For a BBQ party, these would be great served in a toasted pitta or wrapped in a flatbread with just a squeeze of lemon and a dollop of yoghurt sauce, which makes them great standing-up food!
[Full disclosure: This is my book, which I bought. I have received no payment or sponsorship for this post, nor have I accepted a review copy. I do not have an amazon affiliate account and do not profit from any links provided.]
What can I say about this book? Well, it’s a collection, again. I hunted front and back and I can’t find an authorial or editorial credit at all, which is rather sad for the poor folk who put it together! I also can’t trace it on Amazon, so presumably it’s gone out of print now.
With over 500 recipes here, they’re inevitably going to be a bit hit-and-miss. The two I tried were competent, but could both do with some gentle refining. I suspect that’s likely to be the tone throughout. Then again, with this many recipes to choose from you’re probably going to find something to suit your tastebuds and the contents of your store cupboard!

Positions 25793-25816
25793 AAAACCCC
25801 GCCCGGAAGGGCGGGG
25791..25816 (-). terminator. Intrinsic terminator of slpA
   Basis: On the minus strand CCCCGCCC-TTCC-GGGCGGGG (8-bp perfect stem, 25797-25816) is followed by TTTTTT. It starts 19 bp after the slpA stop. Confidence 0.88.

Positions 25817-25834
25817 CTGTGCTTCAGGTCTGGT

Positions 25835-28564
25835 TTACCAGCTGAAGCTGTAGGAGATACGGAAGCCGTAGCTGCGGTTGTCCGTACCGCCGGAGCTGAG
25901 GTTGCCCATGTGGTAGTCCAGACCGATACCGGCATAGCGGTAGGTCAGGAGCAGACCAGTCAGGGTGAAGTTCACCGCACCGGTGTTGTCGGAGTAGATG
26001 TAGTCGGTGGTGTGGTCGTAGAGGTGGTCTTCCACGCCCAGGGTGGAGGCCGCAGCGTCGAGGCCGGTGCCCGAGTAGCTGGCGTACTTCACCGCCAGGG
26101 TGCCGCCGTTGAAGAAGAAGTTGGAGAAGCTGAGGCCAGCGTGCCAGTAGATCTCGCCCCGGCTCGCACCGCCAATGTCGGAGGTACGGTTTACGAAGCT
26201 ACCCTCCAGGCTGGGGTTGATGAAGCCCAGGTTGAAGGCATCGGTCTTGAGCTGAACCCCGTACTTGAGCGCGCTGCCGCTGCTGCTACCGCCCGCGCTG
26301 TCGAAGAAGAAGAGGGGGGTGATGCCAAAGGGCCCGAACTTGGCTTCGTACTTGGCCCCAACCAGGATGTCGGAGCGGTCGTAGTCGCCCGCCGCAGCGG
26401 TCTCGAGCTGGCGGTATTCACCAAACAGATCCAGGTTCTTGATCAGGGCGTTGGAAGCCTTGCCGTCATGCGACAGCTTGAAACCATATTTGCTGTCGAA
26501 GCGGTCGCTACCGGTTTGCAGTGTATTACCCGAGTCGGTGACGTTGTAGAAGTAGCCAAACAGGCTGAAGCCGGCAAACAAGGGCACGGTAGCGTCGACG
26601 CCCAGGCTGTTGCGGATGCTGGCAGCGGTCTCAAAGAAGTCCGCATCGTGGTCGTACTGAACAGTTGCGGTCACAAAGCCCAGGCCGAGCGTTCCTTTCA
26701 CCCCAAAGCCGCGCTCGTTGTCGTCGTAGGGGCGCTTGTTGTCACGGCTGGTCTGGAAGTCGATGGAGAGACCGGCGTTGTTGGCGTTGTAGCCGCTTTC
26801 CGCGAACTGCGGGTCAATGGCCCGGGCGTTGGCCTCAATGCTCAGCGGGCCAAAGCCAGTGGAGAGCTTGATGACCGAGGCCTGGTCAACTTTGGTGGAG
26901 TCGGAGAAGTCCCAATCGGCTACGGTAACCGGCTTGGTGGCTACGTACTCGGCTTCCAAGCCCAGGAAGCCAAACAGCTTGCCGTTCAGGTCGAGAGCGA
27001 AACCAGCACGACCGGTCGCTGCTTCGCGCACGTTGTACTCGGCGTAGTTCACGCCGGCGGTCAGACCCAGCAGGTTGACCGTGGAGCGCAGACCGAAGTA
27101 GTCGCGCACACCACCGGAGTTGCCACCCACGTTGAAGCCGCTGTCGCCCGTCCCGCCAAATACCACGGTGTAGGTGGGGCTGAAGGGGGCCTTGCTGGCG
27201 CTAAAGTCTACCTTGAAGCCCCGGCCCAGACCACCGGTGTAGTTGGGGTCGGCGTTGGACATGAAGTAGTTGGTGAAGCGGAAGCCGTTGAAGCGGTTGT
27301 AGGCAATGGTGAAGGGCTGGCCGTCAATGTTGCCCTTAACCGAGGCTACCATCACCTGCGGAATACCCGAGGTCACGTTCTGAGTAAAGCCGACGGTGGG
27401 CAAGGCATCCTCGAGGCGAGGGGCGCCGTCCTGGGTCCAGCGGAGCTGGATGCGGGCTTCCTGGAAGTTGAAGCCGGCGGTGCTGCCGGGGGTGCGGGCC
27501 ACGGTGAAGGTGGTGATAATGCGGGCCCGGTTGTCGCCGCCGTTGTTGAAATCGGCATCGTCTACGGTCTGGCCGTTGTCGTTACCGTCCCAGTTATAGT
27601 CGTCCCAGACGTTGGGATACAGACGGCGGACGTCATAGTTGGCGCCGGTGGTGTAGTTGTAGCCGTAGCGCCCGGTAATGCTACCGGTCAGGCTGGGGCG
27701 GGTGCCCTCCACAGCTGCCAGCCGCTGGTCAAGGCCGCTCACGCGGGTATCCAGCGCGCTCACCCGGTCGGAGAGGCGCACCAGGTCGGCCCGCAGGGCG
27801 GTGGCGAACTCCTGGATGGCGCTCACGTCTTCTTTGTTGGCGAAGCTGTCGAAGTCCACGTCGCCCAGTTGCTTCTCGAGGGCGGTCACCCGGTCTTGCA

There are a couple of highlights – a good section at the front contains a wide array of marinades which could easily be pressed into service for all kinds of different uses, on and off the BBQ, and there is a good selection of side dishes.
As it’s a US book, a set of American cup measures will save you a fair amount of mental arithmetic! Overall, I would rate it as competent but a bit uninspiring. I’ll keep it, but I don’t think you should all dash out and buy it at once.
‘Cooking the Books’ is my self-imposed blog challenge for 2014 – I’ll be trying to cook a new recipe from one of my (rather extensive!) collection of cookbooks once a week, write it up and review it. Wish me luck!